The Aficionado’s Guide to the Toyota Truck
The most bad-ass 4X4 may not be what you had in mind.
Think of the coolest pickup truck imaginable. Got it? If there isn’t a 50-caliber machine gun mounted in the bed of this truck, your imagination has failed you. Here’s what should come to mind: the Toyota Hilux, a truck so durable it’s called “The Indestructible Truck.” As evidence, witness the producers of BBC’s Top Gear doing their best to destroy a 1988 diesel Hilux by “driving it down a flight of steps, crashing headlong into a tree, being washed out to sea, being submerged in sea water for four hours, driving it through a garden shed, dropping a caravan onto it, hitting it with a wrecking ball, setting its cabin on fire” and, finally, placing it atop building that was imploded. And still the truck started and ran.
The Toyota truck was originally built to win wars, as are many of the best trucks in history. Think of the iconic Jeep Willys, or the classic Humvee (affectionately called a Hummer)—both products of the American war machine gearing up for battle. Great trucks are also built for conquering (what is the stagecoach, the primary vehicle of Western pioneering, but the first SUV?). The Land Rover, today an elegant and highly capable AWD, has long been the chosen whip of English gentility—even that was the main purveyance of European colonial forces in the 20th century.The first generation of the iconic Land Cruiser rolled off the factory floor in 1951, and eventually evolved into the FJ40, which might well be the most capable offroad truck ever made.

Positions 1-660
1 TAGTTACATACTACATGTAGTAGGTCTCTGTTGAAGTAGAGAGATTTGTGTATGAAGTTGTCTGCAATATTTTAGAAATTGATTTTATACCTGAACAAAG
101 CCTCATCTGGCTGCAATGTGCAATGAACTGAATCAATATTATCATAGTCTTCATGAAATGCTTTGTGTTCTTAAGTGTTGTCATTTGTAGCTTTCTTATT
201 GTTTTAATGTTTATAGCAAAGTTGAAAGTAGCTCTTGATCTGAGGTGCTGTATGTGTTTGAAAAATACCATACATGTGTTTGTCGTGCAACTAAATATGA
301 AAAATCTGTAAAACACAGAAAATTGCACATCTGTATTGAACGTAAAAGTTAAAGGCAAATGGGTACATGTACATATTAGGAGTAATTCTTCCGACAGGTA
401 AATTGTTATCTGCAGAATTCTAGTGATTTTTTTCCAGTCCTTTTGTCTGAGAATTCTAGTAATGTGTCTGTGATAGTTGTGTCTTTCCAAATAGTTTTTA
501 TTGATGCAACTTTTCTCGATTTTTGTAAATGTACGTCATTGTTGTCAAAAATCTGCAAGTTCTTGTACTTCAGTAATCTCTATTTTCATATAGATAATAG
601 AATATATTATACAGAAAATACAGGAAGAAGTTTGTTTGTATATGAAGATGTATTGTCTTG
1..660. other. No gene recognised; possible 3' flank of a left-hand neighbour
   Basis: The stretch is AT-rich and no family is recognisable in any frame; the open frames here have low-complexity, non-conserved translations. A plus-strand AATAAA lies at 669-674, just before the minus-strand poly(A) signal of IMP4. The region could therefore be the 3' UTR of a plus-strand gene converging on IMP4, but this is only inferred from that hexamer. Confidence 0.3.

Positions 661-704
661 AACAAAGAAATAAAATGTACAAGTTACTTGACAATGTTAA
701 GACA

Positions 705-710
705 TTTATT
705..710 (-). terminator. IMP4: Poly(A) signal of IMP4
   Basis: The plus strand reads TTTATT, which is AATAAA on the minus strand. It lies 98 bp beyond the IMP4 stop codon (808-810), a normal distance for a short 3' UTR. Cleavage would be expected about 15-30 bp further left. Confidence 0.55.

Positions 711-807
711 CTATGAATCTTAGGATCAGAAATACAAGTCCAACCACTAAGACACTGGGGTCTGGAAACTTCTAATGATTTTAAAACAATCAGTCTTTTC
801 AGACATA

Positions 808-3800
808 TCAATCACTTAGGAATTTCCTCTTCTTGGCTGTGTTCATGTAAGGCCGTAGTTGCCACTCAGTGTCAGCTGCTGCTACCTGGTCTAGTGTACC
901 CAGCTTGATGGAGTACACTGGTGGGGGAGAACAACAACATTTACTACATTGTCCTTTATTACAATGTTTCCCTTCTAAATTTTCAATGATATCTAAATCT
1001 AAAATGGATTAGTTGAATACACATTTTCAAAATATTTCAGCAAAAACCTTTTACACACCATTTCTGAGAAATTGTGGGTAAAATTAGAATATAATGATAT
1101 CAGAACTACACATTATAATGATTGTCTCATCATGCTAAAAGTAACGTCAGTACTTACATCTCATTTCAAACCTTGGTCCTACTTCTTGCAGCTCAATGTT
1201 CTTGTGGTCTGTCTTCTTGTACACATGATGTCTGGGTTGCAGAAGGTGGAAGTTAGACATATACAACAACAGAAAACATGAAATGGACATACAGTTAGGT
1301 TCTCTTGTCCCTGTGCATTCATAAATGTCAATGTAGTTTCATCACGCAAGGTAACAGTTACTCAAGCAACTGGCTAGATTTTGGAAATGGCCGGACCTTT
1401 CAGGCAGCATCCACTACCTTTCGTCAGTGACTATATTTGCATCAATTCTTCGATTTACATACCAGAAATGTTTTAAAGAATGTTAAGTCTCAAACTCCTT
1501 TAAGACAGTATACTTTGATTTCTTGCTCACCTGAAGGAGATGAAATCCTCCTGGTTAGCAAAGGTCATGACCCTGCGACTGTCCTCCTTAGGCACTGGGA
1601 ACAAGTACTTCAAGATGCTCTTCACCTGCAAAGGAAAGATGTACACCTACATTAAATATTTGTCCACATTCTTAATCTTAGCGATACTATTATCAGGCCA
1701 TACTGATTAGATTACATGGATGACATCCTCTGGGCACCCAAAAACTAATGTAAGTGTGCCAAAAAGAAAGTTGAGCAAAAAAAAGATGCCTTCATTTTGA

The first Toyota truck didn’t arrive in the United States until the the awkwardly-named Stout landed in 1964. The following year, the FJ40 was the top-selling Toyota in the US. Since its production run finally ended in 1984, it has become a collector’s item.
Today, we ogle the boxy, beatific FJ70, and we applaud the risky design of the FJ Cruiser. The brand new Toyota Tacoma TRD Pro, which has become known very affentionately as the “Taco Supreme,” is the roughest and tumblest Toyotas ever to land on American shores—though, of course, it’s actually manufactured in Texas, California, and Mexico. You’ll be hard-pressed to find a Taco with a 50-caliber oin the bed, but it’s still the heir to the Indestructible Truck mantle. This is Maxim‘s visual walking tour of our favorite truck legacy.
Photos by Toyota